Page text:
For me as a software engineer, it is difficult to suppress the urge to automate. Regardless the complexity of a task, in my ideal world everything would be automated. Generating tests is no exception to this rule, so naturally we have a few tricks up our sleeves to make our jobs (and lives) easier. The trick I will dive into here is Tempest.

The Solid Sands tools have a generic mechanism for incorporating test generators. Tempest makes extensive use of this mechanism. It is used to generate tests from a context-free grammar and a code template. The grammar assigns a set of values to keywords, and during the test generation process, instances of these keywords in the code template are replaced with a value from the value set defined for the keyword. This makes Tempest ideal for creating many syntactically similar tests from a single template. For example, when generating a test set to test a requirement that applies to different types, the template will only contain a test for a placeholder type. Using this template, Tempest will then generate a test for every type specified in the grammar. Our customers also use Tempest for creating their own implementation-specific regression tests, such as tests covering a wide range of different value combinations.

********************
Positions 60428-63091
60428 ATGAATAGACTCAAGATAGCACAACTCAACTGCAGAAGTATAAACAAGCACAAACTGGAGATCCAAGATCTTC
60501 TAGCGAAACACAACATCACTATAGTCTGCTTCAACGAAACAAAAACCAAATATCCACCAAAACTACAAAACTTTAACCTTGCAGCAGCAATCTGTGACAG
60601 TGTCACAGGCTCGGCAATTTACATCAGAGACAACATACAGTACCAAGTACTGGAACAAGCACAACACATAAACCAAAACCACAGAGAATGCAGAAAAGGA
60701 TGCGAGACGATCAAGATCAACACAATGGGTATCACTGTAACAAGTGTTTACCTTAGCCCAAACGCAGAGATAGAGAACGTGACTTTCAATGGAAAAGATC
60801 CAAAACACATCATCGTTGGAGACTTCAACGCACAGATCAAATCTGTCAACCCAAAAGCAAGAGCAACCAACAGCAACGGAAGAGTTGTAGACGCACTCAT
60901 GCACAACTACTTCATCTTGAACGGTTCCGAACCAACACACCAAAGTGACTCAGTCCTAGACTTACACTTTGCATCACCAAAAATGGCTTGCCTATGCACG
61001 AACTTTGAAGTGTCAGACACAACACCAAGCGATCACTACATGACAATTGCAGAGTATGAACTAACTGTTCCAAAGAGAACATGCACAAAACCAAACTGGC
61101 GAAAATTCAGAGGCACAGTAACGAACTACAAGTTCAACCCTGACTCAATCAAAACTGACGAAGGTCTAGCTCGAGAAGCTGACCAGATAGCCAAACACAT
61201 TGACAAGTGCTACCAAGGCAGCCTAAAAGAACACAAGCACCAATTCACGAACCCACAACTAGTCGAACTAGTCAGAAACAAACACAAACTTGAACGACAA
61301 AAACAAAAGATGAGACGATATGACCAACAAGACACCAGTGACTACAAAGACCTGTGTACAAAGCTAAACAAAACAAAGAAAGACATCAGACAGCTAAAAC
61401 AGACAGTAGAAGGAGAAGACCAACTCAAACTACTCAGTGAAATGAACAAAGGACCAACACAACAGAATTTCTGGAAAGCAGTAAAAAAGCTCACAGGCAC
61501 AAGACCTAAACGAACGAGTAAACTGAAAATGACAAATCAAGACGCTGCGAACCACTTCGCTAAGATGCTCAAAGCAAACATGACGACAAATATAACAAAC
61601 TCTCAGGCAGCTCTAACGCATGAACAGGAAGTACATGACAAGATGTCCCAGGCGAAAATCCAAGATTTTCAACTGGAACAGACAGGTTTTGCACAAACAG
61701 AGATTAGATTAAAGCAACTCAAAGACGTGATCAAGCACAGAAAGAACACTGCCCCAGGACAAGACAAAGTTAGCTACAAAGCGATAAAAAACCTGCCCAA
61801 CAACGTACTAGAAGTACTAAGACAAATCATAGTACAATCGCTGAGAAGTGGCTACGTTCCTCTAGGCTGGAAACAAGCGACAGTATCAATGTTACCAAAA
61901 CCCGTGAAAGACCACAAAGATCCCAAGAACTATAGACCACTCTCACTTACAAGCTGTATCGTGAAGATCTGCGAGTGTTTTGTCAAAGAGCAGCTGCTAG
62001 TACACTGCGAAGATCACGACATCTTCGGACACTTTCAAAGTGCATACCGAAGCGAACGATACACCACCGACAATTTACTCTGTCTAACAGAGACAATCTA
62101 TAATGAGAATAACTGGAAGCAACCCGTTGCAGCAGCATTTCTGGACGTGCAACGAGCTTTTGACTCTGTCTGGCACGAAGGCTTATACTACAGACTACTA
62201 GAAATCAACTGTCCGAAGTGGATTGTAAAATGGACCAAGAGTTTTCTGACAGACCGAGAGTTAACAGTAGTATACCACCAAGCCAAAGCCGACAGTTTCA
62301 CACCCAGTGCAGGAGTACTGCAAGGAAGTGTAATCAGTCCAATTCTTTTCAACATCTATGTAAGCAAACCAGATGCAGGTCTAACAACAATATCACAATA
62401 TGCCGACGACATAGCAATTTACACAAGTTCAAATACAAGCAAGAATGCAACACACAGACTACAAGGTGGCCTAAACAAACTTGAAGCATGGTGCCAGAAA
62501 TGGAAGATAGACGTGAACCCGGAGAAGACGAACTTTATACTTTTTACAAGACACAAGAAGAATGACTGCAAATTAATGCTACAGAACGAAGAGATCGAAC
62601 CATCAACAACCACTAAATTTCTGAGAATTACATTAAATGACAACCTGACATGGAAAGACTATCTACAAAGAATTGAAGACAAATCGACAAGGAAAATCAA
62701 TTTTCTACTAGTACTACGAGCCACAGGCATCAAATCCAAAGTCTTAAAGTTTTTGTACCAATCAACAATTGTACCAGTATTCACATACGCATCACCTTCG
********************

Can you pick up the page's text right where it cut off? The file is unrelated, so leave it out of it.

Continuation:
Tempest is an easy-to-use tool for automating repetitive test patterns. It is based on context-free grammar. As a consequence, if a C++ test developer wants to create an instance of container A storing objects of type A’ in one test, and container B storing objects of type B’ in another test, Tempest would also generate tests with the combinations {A, B’} and {B, A’}. However, this is not always the desired result.

To address this, we are working on a new version of Tempest, called Tempest2, that introduces the concept of ‘ties’ – a way to bind together multiple literals. In the example above, ‘tying’ container-type pairs ensures that an expansion of a tie rule will only yield literals from a single pair. In addition, you can skip the generation of certain expansions using regular expressions. These two features give the test developer precise control over the manner in which tests are generated. But that’s not all – we plan to add a few more quality of life improvements, such as ways to indicate the generated tests are only applicable for a certain language version, and ways to share grammars between multiple generator files.

Tempest2 will be part of the next release of SuperTest and SuperGuard. If you are a Tempest user and have any suggestions, don’t hesitate to contact us!

Ivaylo Ivanov, Software Engineer

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